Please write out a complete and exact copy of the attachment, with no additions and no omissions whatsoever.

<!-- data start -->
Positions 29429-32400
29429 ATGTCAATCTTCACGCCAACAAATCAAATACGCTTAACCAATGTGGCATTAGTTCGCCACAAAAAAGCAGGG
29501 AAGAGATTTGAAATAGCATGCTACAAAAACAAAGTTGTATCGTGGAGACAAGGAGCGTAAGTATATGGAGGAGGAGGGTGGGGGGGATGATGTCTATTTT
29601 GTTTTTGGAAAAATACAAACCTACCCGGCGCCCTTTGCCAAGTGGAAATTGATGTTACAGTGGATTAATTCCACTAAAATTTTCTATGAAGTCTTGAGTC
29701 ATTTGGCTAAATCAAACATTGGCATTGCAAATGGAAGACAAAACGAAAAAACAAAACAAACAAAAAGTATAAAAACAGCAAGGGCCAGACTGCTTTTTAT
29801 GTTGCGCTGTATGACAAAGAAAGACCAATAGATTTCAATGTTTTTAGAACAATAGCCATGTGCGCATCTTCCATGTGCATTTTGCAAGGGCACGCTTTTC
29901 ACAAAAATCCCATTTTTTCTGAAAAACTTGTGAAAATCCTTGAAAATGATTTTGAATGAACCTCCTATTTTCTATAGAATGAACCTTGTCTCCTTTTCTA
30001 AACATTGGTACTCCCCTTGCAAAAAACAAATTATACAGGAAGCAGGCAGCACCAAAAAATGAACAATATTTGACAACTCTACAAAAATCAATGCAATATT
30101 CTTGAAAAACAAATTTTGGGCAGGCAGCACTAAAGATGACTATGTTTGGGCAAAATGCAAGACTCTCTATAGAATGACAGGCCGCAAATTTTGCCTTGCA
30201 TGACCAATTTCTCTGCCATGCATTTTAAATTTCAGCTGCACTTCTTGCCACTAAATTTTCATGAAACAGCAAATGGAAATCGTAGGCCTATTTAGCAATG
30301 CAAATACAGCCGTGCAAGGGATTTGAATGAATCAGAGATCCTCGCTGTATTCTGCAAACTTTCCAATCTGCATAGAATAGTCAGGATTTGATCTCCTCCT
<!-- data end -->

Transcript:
Positions 29429-32400
29429 ATGTCAATCTTCACGCCAACAAATCAAATACGCTTAACCAATGTGGCATTAGTTCGCCACAAAAAAGCAGGG
29501 AAGAGATTTGAAATAGCATGCTACAAAAACAAAGTTGTATCGTGGAGACAAGGAGCGTAAGTATATGGAGGAGGAGGGTGGGGGGGATGATGTCTATTTT
29601 GTTTTTGGAAAAATACAAACCTACCCGGCGCCCTTTGCCAAGTGGAAATTGATGTTACAGTGGATTAATTCCACTAAAATTTTCTATGAAGTCTTGAGTC
29701 ATTTGGCTAAATCAAACATTGGCATTGCAAATGGAAGACAAAACGAAAAAACAAAACAAACAAAAAGTATAAAAACAGCAAGGGCCAGACTGCTTTTTAT
29801 GTTGCGCTGTATGACAAAGAAAGACCAATAGATTTCAATGTTTTTAGAACAATAGCCATGTGCGCATCTTCCATGTGCATTTTGCAAGGGCACGCTTTTC
29901 ACAAAAATCCCATTTTTTCTGAAAAACTTGTGAAAATCCTTGAAAATGATTTTGAATGAACCTCCTATTTTCTATAGAATGAACCTTGTCTCCTTTTCTA
30001 AACATTGGTACTCCCCTTGCAAAAAACAAATTATACAGGAAGCAGGCAGCACCAAAAAATGAACAATATTTGACAACTCTACAAAAATCAATGCAATATT
30101 CTTGAAAAACAAATTTTGGGCAGGCAGCACTAAAGATGACTATGTTTGGGCAAAATGCAAGACTCTCTATAGAATGACAGGCCGCAAATTTTGCCTTGCA
30201 TGACCAATTTCTCTGCCATGCATTTTAAATTTCAGCTGCACTTCTTGCCACTAAATTTTCATGAAACAGCAAATGGAAATCGTAGGCCTATTTAGCAATG
30301 CAAATACAGCCGTGCAAGGGATTTGAATGAATCAGAGATCCTCGCTGTATTCTGCAAACTTTCCAATCTGCATAGAATAGTCAGGATTTGATCTCCTCCT